Though art must stand up for itself and find its way alone in the world, I have been provided this opportunity to say a few words in its defense just the same. Too often contemporary artistic efforts appear directed externally at a transient knowledge and, to me at least, tend to feel like an incredible distraction from the vital issue which is readily at hand. The problem might be that what ought to be sought is too close, too intimate to be fully appreciated by those professing to be artists, let alone the rest of society.
This makes me appreciate (and want to emulate) all the more those old brush and ink painters and poets of China – to strip the artistic act down to the most basic elements and to focus on the approach, the attention and, yes, the openness and vastness of life.
I have noticed that often people seem to seek special moments of intense feeling, but perhaps the secret lies instead in the most banal of instants, those unnoticed parcels of time which slip quietly past leaving only a world in their wake.
Not that the world holds an answer, but rather stands at the threshold to the state of wonder. To put it crudely: the world bears only the unfathomable, and it is the unfathomable itself that is the answer.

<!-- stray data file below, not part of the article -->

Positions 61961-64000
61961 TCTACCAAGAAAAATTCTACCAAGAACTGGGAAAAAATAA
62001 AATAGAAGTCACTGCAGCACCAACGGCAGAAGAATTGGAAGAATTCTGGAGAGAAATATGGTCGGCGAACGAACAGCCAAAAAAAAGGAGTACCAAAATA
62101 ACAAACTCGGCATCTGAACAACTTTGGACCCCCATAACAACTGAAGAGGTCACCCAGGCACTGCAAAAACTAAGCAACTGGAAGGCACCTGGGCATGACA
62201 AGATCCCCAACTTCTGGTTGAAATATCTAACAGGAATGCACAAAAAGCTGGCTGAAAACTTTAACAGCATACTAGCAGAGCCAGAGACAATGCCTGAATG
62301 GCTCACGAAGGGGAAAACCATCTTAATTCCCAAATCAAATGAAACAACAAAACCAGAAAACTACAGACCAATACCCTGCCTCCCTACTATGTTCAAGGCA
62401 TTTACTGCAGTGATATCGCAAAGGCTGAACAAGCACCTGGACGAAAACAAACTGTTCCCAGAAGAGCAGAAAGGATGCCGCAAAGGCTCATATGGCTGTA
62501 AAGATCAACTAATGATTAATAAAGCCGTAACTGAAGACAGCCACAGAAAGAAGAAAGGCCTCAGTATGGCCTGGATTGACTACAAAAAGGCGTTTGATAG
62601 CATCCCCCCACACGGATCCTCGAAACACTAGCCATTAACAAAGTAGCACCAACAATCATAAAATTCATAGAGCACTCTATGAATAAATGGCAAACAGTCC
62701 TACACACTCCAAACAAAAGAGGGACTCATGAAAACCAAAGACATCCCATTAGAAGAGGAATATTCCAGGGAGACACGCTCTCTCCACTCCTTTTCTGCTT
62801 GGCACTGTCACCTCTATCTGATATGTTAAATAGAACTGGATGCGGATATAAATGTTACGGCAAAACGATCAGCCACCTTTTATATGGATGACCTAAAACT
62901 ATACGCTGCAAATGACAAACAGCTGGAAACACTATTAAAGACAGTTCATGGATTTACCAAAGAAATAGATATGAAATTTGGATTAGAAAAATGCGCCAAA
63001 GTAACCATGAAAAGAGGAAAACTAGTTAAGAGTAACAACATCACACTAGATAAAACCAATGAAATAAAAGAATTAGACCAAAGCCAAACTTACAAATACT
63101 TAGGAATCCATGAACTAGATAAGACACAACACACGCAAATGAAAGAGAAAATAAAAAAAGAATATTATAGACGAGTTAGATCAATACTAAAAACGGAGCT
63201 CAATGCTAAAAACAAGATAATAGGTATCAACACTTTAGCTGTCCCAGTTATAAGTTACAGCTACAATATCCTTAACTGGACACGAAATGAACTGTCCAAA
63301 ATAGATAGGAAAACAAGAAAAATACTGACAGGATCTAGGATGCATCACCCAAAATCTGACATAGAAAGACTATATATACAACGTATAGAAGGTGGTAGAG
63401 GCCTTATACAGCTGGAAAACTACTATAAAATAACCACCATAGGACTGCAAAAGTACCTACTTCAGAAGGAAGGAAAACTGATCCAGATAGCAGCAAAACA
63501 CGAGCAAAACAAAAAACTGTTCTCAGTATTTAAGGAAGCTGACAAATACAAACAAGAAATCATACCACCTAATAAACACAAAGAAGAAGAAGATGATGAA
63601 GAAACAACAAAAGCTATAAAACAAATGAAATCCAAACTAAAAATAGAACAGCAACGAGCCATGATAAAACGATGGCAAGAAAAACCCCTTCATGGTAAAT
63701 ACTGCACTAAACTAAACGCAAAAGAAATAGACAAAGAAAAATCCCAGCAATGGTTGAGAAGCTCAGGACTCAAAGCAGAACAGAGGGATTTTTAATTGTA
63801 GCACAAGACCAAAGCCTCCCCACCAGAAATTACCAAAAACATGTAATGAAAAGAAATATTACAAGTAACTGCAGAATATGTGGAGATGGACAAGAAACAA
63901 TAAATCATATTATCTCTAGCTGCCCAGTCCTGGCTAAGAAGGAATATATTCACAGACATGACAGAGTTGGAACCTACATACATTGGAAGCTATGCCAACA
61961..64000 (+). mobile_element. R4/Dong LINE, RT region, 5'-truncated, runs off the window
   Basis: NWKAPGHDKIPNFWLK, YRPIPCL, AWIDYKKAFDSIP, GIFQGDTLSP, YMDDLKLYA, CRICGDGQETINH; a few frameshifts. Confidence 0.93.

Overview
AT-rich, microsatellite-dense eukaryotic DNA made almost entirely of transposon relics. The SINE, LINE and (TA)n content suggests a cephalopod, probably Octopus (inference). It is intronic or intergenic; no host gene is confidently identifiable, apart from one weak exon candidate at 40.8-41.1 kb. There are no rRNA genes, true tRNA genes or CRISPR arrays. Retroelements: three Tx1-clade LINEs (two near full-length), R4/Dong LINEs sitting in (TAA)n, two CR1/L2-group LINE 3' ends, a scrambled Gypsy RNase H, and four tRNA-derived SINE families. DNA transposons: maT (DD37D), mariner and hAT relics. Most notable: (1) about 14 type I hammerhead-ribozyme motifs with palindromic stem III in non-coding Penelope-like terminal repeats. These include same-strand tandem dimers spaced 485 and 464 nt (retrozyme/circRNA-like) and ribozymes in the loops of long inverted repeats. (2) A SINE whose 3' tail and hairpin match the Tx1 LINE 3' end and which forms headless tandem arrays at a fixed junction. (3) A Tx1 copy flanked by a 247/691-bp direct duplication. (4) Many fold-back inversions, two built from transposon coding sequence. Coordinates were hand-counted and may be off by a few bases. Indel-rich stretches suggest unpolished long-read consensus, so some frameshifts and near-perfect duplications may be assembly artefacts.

Many years ago, in an attempt to get me to exhibit my paintings, an artist friend of mine said, “Exhibiting one’s work is an act of gratitude.” I’m not sure what exactly prevented me from stepping out into the world then, partially it was my own self-criticism, but most likely it was simply that I was too vain and selfish. Fortunately, however, over the years our high opinion of ourselves gets beaten down and with age comes the wisdom that even the smallest of gestures can have a profound effect.
To close I would like to share a little story with you that I hope might clarify this a little more. One day in a poor neighborhood of Toronto, I was standing outside a store waiting for a friend to complete his purchase. There was an old dog tied to a post, softly whining, looking quite lost and abandoned. As it lay down its eyes never stopped searching for a glimpse of its owner through the store windows. Just then a shabby homeless man came staggering up the sidewalk. The dog looked sadly up at him and, as it sat up, gave a small wag of its tail. Already bent by alcohol and untold tragedies, the man bent over a little further and gently patted the dog, who leaned warmly against his leg. That moment, that small, unheralded moment, seemed to contain all of life: all the broken and suffering, as well as all the joy and grace of which we are capable. And it is that moment which I believe to be the true seed of art.All images are digital drawings and copyright © 2015 by Michael Tweed.
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